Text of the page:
The chives are blooming right now --- out front where they seeded themselves; and in back, too; where they're supposed to be. This bunch is growing in gravel --- chives are hardy, at least when they're growing where you don't necessarily want them to grow.
The herb garden chives took a big hit not this winter, but last --- and are just coming back this spring.
Anyhow, sometime this weekend I'm going to have a chive blossom omelet, just because I can. Rinse the flowers, pull them apart and scatter into an egg mixture, maybe with a little cheese, for a mild oniony flavor. These can also be used in salads, as flavoring in other dishes and, if you like, suspended in white vinegar to produce a pinkish, flavorful infusion.
Maybe this will be the year I'll pull the tough flower stalks before they go to seed. This prevents the chives from spreading (providing you don't want them to spread), improves the looks of the plant --- and keeps them producing.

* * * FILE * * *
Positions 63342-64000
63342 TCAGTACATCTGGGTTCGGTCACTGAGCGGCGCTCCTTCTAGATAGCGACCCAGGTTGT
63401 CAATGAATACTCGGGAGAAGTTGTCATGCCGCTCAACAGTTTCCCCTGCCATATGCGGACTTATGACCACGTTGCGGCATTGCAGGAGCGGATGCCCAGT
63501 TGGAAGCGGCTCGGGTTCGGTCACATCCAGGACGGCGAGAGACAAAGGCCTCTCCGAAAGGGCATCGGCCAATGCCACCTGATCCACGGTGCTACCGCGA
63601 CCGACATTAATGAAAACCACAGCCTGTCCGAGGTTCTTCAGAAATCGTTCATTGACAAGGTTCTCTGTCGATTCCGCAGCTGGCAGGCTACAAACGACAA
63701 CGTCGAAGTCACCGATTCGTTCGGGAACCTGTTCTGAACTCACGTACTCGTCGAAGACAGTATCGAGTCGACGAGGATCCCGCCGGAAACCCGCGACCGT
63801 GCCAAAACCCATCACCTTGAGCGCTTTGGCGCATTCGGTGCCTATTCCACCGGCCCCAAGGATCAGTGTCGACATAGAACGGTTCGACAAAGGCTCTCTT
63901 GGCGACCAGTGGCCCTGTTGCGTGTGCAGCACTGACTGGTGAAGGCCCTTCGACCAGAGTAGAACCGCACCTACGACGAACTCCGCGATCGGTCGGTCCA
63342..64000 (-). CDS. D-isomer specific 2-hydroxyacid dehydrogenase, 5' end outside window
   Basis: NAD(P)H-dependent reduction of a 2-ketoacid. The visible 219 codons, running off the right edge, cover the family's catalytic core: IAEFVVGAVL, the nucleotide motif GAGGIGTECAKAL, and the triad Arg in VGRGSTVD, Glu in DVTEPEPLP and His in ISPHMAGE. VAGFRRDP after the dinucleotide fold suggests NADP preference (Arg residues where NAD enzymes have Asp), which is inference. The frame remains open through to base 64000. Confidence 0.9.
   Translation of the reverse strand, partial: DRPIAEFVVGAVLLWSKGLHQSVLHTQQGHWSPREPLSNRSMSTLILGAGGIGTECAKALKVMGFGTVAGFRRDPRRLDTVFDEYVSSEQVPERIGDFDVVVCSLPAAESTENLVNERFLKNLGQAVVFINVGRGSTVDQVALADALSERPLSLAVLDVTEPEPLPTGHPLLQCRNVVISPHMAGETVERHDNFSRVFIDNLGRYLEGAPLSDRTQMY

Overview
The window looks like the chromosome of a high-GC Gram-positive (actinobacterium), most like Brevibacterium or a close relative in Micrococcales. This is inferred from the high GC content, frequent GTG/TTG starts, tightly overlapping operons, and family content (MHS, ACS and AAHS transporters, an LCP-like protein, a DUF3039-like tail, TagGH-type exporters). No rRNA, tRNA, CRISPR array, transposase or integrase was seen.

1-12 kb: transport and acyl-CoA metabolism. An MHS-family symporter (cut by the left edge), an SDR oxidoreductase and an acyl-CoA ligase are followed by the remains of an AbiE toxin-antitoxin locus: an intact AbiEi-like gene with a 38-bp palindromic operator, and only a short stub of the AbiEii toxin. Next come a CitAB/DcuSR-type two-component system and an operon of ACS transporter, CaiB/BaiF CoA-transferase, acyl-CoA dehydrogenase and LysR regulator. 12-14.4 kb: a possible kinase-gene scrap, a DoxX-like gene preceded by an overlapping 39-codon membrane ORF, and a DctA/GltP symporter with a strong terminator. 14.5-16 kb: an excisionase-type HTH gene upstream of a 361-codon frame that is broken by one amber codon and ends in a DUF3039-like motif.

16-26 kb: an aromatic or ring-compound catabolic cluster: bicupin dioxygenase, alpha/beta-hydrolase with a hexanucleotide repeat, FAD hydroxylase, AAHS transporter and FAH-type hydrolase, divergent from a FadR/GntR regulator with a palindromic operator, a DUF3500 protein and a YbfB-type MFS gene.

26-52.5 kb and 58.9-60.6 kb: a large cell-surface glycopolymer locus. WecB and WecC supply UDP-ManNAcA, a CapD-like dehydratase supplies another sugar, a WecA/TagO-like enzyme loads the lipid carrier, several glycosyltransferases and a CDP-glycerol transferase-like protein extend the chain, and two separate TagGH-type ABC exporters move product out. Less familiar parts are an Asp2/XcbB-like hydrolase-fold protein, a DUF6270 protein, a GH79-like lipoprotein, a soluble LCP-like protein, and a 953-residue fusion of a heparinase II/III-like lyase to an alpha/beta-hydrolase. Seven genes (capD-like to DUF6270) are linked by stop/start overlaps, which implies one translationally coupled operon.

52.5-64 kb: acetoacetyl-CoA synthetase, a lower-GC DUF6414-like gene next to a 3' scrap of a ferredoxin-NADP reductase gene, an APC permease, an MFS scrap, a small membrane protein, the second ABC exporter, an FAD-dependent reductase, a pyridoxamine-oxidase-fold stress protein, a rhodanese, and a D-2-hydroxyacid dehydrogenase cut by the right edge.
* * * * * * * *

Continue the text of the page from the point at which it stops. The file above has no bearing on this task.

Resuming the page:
If you're headed for the Chariton Cemetery this weekend (I've got to get out to Salem, too), remember that the shelter will be open from 11 a.m. to 3 p.m. today and 11 a.m. to 4 p.m. Sunday and Monday. There will be lemonade and cookies, plus a chance to look over some of the cemetery's original records --- which go on the road this one time every year. Or just sit on the front porch and visit.
Members of the Chariton Historic Preservation Commission (provider of cookies) and Lucas County Genealogical Society will take turns staffing the shelter. Better check, but I think my assignment is 11 a.m. to 2 p.m. Sunday.
The goal is to provide kind of an in-person "find a grave" service and to give folks an opportunity to look around inside the shelter, or chapel, or cottage --- whatever you want to call it --- which is a contributing structure to the cemetery's status as a National Historic District.
We're starting the Memorial Day weekend at the museum today with a caravan of vintage cars and their owners, arriving at mid-morning for a tour. They're going to be at the cemetery after lunch for a "grave witching" demonstration, too.
Although we're always more or less open, the official season at the Lucas County Historical Society Museum begins today. Kathleen will be there from 1 to 4 p.m.; Marilyn, on Sunday and Monday afternoons.
Thereafter, the museum will be open from 1 p.m. to 4 p.m. daily Tuesday through Saturday. Admission as always is free.